We’re halfway into the year, so it’s time for a quarterly report-out on challenges. You can see current progress on all my challenges here.
For the TBR Pile Challenge, I’ve read 5 of 12, which isn’t terrible halfway into the year, but isn’t great either. I always love this challenge because it forces me to read books that have been on my TBR for a while, and those books are nearly always worthwhile. For this challenge I’m happy to have read:
- Ghostwritten by David Mitchell
- Parable of the Talents by Octavia Butler
- What We Lose by Zinzi Clemmons
- Doomsday Book by Connie Willis
- Left Hand of Darkness by Ursula LeGuin
Of these, my favorite was Doomsday Book, but Ghostwritten is an amazing work of fiction (as are most of Mitchell’s). And I’m really glad I finally read LeGuin.
For the Doing Dewey Nonfiction Reading Challenge, I’ve only read 7 of 25 nonfiction books (with two in progress). This is more nonfiction than I often read in a year, but not as much as I meant to read.
- The Greatest Love Story Ever Told by Nick Offerman and Megan Mullally
- Heart Berries by Terese Marie Mailhot
- We Fed an Island by Jose Andres
- The Library Book by Susan Orlean
- All You Can Ever Know by Nicole Chung
- Dopesick by Beth Macy
- The Line Becomes a River by Francisco Cantu
Of these, my favorite was The Library Book but Dopesick is definitely worth your time. And All You Can Ever Know and Line Becomes a River are thoughtful and interesting. I didn’t really see what all the fuss was about with Heart Berries.
Where I’m falling down is in the Back to the Classics challenge. I’ve only read four books this year that can be called classics: Heidi by Johanna Spyri, The Body in the Library by Agatha Christie, Left Hand of Darkness by Ursula K. LeGuin, and The Last Unicorn by Peter S. Beagle. And three of the four are pretty light reads. I’ve got a lot of classics on my TBR list, like Brideshead Revisited by Evelyn Waugh and The Warden by Anthony Trollope, but I just haven’t been picking them up. Still, I’m finding that it’s hard to read diversely and read a lot of classics. It’s not impossible, just more difficult. What do you think, is that a good trade-off, or just an excuse?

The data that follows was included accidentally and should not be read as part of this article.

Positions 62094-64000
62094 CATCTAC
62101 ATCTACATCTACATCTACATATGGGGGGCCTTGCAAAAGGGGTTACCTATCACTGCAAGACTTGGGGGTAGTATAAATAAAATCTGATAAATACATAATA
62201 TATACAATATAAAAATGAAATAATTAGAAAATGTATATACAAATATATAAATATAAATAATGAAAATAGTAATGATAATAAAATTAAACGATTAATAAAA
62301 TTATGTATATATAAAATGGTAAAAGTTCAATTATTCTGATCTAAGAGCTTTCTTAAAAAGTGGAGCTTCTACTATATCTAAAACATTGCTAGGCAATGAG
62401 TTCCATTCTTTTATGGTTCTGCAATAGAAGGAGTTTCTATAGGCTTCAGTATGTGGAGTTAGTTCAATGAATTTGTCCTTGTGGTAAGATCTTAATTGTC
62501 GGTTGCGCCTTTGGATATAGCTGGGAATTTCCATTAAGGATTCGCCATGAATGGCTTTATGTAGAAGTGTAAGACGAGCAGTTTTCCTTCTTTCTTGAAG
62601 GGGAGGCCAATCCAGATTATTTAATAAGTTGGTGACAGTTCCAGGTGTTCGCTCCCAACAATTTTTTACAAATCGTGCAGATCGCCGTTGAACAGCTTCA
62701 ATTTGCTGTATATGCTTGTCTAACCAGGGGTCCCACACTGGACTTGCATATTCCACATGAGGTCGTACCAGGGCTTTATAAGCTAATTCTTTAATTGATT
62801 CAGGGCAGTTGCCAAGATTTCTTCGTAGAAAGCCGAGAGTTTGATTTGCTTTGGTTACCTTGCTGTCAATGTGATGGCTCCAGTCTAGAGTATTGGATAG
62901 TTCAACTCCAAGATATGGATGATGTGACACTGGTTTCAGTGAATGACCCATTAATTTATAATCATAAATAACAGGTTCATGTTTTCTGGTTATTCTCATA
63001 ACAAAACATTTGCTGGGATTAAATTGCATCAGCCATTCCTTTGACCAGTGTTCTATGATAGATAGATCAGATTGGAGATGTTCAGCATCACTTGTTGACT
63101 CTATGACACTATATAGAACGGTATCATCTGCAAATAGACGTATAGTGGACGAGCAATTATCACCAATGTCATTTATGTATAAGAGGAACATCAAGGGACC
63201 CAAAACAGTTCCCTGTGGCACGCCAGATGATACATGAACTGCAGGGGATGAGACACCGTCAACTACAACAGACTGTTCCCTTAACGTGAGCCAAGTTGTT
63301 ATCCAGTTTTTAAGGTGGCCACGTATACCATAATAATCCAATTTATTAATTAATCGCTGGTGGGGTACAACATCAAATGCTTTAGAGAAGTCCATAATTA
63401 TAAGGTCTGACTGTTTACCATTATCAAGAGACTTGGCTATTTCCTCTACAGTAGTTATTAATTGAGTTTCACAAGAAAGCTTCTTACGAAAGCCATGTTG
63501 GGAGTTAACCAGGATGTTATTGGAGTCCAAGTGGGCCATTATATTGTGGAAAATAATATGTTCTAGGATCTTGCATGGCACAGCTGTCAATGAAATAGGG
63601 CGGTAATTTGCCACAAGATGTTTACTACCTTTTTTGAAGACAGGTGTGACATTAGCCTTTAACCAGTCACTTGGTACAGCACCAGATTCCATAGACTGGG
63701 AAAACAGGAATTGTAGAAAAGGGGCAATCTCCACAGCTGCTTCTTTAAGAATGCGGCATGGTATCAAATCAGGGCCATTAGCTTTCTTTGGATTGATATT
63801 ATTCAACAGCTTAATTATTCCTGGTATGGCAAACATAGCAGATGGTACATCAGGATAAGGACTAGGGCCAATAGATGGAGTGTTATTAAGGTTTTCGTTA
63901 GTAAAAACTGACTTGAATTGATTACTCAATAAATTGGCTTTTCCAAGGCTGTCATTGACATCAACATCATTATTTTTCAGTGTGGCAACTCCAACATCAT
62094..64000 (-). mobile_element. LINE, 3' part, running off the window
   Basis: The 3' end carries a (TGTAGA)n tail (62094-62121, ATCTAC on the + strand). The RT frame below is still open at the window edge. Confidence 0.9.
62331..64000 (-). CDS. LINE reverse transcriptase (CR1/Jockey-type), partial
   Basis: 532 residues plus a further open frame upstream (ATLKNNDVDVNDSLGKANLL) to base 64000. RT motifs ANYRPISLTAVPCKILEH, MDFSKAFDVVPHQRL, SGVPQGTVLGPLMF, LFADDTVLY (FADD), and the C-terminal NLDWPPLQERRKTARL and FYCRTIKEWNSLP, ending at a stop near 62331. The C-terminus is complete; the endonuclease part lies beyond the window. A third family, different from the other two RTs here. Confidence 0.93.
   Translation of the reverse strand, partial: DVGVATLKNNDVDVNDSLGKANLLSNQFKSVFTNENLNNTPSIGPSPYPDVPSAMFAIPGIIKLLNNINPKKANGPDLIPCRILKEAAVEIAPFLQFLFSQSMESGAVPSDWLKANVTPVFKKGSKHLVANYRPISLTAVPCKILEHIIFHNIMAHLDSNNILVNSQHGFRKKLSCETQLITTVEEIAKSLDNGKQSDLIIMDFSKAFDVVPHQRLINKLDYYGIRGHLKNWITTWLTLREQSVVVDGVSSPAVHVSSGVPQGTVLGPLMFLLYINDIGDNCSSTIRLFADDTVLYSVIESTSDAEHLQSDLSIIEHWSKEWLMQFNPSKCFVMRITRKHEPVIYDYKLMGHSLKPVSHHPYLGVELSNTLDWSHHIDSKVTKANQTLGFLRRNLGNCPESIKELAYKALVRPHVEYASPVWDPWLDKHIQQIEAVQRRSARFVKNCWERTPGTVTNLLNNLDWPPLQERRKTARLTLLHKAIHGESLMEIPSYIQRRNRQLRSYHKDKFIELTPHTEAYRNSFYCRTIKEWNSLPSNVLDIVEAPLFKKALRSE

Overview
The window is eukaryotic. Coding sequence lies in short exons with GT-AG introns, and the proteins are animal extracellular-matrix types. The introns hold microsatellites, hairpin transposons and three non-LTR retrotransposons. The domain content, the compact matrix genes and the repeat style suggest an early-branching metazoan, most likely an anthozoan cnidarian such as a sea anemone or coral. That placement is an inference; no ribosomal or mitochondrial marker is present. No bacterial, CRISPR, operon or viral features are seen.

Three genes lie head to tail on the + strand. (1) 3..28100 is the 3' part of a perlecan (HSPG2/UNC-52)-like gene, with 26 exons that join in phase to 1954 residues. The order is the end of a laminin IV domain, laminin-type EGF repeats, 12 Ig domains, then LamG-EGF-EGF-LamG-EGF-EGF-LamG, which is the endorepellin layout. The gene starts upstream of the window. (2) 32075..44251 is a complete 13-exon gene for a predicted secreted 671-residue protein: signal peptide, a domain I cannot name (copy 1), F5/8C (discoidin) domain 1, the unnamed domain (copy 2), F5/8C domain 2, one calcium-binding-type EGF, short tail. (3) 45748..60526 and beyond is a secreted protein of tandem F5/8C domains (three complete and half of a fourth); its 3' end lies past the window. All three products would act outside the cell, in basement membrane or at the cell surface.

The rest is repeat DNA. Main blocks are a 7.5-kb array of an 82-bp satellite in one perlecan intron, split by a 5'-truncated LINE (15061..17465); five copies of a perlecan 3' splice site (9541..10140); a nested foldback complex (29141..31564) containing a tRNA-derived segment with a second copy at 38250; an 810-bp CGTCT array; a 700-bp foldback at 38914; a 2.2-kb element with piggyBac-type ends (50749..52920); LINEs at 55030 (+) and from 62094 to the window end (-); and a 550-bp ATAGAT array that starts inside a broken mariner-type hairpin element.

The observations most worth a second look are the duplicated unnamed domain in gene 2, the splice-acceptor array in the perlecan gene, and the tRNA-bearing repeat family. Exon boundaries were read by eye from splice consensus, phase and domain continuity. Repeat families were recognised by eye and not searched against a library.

I’ve done pretty well reading books about other countries, but unfortunately I haven’t been able to add a lot of new countries to my Around the World list. I’ve read a lot of books set in Ireland, Nigeria, China, and England. New countries I added to my list this year are Czech Republic, Malaysia, and Switzerland. My goal is ten new countries a year, so I’m only 3 of 10. Any suggestions for favorite books set in other countries? I found a helpful list here: http://taleaway.com/world-reading-challenge-books-around-the-globe-2019/ so I can add some new countries to my list (except my TBR list can’t really bear any more additions).
I’m doing really well on Read Harder (15 of 24 categories completed) and Reading Women (18 of 24). Of course some of the hardest categories are left, like manga, a book written in prison, a book about a female athlete, a book about nature, and a collection of poetry published after 2014.
I deliberately stacked my 20 Books of Summer list with books that meet these challenges. I’ve only read 5 of those so far, but I’ve actually started another 5 (don’t ask me why I’m reading so many books at one time). If I finish that list I’ll make good progress on all my challenges. I’ve got less than two months to read 15 books, so time to get moving!